In the human body, according to its traditional metabolism, natural L-tryptophan is also used, and at 95%, for the synthesis of vitamin B3. This is why a nutritional intake of vitamin B3 is essential to occasionally reverse this ratio to allow the development of the Serotonin – Melatonin synthesis pathway.

Serotonin organises the structure of our sleep and its continuity. It induces sleep and entry into the phases of deep sleep and REM sleep essential for proper physical and nervous recovery. Serotonin is then transformed into melatonin, the sleep hormone, which ensures the proper functioning of the circadian rhythm or biological rhythm.

Recommended daily intake

According to the U.S. Institute of Medicine, the Recommended Dietary Allowance (RDA) of 5 mg/kg body weight/day of L-Tryptophan for adults 19 years and over.

Top Foods high in Tryptophan (Trp)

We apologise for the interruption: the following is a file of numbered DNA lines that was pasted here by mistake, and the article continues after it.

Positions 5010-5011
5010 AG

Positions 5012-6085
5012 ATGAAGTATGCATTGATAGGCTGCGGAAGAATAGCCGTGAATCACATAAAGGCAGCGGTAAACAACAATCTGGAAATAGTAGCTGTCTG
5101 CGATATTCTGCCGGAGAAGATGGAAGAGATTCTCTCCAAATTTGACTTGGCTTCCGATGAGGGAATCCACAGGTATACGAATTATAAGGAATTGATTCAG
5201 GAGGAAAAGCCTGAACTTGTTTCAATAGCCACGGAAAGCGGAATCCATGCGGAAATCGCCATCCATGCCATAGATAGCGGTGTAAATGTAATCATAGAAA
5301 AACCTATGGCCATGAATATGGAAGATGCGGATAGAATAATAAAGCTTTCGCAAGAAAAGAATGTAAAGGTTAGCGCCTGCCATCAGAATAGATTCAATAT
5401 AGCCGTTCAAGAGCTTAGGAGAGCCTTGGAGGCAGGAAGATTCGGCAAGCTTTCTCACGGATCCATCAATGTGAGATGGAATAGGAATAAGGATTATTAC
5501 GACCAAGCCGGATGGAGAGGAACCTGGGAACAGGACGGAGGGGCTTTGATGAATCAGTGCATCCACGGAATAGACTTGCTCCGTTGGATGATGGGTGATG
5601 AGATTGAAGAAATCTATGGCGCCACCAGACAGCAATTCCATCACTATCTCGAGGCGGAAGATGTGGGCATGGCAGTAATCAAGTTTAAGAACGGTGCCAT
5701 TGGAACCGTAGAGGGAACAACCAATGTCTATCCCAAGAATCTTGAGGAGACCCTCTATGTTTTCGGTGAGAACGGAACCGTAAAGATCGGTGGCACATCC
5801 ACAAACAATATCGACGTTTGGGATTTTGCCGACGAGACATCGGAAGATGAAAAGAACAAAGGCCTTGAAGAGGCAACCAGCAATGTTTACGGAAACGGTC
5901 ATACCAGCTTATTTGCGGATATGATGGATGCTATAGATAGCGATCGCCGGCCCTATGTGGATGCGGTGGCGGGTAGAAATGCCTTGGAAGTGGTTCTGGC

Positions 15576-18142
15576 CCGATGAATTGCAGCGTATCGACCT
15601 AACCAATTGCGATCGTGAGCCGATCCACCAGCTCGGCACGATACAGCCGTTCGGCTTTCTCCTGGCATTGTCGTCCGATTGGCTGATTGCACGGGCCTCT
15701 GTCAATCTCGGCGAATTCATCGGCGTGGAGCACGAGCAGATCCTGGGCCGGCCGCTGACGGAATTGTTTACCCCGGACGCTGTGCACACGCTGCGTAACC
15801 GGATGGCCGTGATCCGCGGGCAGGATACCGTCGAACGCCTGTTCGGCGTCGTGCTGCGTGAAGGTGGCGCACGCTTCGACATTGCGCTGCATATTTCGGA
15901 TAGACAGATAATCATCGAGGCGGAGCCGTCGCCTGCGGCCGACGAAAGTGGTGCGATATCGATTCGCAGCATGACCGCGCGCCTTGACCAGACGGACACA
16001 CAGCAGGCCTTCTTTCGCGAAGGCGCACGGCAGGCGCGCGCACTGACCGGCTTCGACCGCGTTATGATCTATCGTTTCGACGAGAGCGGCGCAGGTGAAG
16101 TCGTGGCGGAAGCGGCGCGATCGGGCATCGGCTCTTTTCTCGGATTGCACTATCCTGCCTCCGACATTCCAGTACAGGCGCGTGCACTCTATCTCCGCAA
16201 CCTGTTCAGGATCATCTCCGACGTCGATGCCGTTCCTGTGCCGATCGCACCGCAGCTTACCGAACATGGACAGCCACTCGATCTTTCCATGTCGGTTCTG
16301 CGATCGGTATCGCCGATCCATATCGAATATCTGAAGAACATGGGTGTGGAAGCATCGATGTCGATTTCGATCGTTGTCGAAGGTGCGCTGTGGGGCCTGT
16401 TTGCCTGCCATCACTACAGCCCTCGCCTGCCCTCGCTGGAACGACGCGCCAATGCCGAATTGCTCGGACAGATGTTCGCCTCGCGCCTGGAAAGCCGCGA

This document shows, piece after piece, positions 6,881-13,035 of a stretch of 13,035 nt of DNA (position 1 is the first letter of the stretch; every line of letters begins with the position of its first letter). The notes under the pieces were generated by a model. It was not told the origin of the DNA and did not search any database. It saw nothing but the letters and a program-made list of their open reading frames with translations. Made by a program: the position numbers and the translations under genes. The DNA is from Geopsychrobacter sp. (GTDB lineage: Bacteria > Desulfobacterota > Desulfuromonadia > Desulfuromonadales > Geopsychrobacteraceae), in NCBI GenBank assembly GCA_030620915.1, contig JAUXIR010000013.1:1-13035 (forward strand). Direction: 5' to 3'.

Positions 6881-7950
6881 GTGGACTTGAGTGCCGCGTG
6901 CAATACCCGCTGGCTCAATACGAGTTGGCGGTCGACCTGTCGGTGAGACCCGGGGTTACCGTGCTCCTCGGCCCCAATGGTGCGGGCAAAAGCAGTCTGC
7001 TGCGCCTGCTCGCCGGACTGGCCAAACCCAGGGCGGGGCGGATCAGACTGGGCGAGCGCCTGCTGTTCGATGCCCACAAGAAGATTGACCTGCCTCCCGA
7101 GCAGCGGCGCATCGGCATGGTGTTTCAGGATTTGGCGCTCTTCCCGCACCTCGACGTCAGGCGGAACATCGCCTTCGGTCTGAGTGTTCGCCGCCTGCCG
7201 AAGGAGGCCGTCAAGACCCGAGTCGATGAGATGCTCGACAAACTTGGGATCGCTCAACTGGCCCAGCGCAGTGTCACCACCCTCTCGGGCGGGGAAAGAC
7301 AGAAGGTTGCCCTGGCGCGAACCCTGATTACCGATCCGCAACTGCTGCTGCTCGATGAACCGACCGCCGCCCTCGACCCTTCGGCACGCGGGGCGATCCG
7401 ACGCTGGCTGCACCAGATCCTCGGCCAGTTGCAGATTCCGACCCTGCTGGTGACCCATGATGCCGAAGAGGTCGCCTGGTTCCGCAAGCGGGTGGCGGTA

The table below shows the content in g of Tryptophan/100 g of food.

Tryptophan (Trp) content of various foods
Food Tryptophan
[g/100 g of food]
[g/100 g of food]
Tryptophan/protein [%]
Egg white, dried
Spirulina, dried
Cod, Atlantic, dried
Soybeans, raw
Cheese, Parmesan
Sesame seed
Cheese, Cheddar
Sunflower seed
Pork, chop
Lamb, chop
Perch, Atlantic
Chickpeas, raw
Quinoa, uncooked
Wheat flour, white
Baking chocolate, unsweetened
Quinoa, cooked
Rice, white, medium-grain, cooked
Potatoes, russet

Sleep efficiency of the combination of natural L-tryptophan – vitamin B6 – vitamin B3

The “L-tryptophane-vitamin B6-vitamin B3” complex taken in addition to a high carbohydrate intake has shown a significant 39% increase in deep sleep time in people with difficulty of sleeping, however, these results were not found with synthetic L-Tryptophan.